Romantic suspense writer and Scrivener expert Gwen Hernandez seeks the “local perspective” by searching for blog posts from people who live in the area she’s researching. She’s also found children’s books to offer interesting insights and a unique perspective.

As you research your setting, put yourself in the reader’s shoes. What would you want to know and experience? Science fiction writer John E. Simpson is setting his novel on an asteroid turned spaceship traveling through space. To bring this imaginative setting to life in a realistic way, John began with a list of questions he’d need to answer to gain the reader’s trust. How big does the asteroid need to be? How many people could live on it? What propels it? How does it communicate?

Fact check yourself.

While research can provide a window into other worlds, it can only take you so far. If possible, find a local to serve as a beta reader to see if anything jumps out as inaccurate or untrue. “There are tiny things you may not know, even if you have visited a place,” cautions Thomas Henry Pope, author of the newly released Imperfect Burials. Talking to locals, asking them questions, and requesting critiques of his assumptions and knowledge are a few of the techniques Pope uses to unearth essential details that enliven the plot. “We might find we have our characters living in or visiting inappropriate places for the scene. If we are open-minded, these interviews could change stakes and plot—at the very least add elements of intrigue.”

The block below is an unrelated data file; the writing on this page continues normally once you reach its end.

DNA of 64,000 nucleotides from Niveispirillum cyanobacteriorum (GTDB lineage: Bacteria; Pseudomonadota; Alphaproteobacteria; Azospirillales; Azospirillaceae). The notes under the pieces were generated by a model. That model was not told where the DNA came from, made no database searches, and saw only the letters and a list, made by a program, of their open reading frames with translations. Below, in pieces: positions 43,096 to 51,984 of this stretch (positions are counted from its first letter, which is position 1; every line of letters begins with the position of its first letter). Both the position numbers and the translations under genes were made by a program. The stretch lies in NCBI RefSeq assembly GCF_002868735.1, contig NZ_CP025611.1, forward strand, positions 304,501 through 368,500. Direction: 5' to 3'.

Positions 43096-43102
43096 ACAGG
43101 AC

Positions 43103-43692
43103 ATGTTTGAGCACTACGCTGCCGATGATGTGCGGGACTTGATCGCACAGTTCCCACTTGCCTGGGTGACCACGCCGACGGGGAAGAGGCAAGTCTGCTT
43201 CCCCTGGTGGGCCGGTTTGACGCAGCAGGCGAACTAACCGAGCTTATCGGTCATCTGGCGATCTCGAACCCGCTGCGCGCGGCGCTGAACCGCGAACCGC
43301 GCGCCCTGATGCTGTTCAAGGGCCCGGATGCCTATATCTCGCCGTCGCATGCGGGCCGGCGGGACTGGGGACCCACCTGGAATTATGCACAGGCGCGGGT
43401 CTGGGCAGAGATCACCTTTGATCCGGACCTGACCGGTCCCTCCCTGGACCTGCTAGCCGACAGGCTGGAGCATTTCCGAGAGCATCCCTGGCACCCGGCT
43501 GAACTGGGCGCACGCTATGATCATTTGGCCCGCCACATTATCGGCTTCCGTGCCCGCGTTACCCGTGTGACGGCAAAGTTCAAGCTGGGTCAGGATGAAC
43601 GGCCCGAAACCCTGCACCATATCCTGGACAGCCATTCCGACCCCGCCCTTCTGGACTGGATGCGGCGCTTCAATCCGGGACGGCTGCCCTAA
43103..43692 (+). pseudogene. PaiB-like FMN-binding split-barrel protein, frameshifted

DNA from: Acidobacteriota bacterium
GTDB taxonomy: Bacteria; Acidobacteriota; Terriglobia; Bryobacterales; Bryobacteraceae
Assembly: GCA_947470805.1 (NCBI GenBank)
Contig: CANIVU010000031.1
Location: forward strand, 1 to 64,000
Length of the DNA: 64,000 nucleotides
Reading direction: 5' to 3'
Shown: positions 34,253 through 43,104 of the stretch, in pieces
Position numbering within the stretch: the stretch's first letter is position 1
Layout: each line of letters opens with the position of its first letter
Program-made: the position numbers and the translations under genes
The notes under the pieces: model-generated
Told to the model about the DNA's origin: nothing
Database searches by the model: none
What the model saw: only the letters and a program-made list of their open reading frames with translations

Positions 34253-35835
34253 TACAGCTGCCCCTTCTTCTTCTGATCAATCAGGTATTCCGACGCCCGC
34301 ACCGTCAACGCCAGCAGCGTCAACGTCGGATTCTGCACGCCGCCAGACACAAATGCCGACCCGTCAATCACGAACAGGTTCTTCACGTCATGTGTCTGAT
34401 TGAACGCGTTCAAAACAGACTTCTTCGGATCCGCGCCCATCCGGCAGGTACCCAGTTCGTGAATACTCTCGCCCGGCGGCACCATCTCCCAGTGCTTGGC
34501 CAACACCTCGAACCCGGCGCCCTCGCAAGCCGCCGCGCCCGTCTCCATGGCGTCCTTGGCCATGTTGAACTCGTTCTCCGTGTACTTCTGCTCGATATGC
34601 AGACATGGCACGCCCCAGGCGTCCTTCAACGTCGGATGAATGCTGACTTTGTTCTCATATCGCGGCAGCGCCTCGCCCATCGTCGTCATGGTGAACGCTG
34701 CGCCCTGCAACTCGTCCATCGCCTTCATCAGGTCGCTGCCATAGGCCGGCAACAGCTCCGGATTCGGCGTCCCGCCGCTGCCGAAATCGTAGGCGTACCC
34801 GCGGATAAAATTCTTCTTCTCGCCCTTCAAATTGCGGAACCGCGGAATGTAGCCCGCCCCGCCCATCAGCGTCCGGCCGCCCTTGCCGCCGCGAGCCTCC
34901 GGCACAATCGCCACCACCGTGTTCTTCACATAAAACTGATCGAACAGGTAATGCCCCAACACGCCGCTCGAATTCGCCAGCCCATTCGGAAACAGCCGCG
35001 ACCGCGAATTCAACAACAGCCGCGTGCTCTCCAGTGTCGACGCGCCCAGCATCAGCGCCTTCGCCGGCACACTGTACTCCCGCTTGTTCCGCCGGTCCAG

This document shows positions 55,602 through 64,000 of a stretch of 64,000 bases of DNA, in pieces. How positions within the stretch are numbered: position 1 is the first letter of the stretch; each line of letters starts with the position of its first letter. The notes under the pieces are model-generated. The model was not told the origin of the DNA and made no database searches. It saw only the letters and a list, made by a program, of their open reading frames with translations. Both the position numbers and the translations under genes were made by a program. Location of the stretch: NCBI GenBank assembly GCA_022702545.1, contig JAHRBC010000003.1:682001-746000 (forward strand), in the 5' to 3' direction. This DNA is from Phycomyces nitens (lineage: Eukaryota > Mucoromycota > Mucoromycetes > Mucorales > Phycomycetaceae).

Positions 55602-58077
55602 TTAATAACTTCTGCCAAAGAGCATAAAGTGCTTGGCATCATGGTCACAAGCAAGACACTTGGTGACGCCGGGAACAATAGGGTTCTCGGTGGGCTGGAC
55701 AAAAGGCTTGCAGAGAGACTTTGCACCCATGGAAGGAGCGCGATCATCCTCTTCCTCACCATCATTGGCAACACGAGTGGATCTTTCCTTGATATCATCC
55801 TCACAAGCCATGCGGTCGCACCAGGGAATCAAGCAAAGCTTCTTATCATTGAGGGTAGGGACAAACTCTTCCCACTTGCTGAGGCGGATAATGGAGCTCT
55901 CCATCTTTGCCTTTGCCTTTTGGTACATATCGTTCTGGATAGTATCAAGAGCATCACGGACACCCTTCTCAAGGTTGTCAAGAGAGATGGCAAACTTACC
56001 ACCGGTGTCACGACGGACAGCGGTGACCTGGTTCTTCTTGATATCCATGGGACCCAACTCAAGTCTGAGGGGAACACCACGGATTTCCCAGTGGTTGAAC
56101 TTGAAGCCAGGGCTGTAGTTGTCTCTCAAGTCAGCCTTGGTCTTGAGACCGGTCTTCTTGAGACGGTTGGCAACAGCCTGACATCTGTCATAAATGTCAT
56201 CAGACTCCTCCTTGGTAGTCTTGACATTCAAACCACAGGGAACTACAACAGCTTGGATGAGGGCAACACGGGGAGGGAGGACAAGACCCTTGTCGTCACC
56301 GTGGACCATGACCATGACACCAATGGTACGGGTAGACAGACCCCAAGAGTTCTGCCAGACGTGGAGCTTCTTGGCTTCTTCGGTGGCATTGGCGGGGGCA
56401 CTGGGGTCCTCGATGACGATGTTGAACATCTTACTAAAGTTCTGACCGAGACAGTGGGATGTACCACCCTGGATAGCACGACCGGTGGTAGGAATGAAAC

A German translator pointed out to Pope that the German terrorist group he was using as a reference for a copy-cat group in Austria would not have attacked the target he had in mind. “Since there will be German readers, I changed what the Austrian group was copying and was after,” says Pope. “This was a matter of authenticity that if left uncorrected, many readers in Europe would have seen through, discrediting the work.”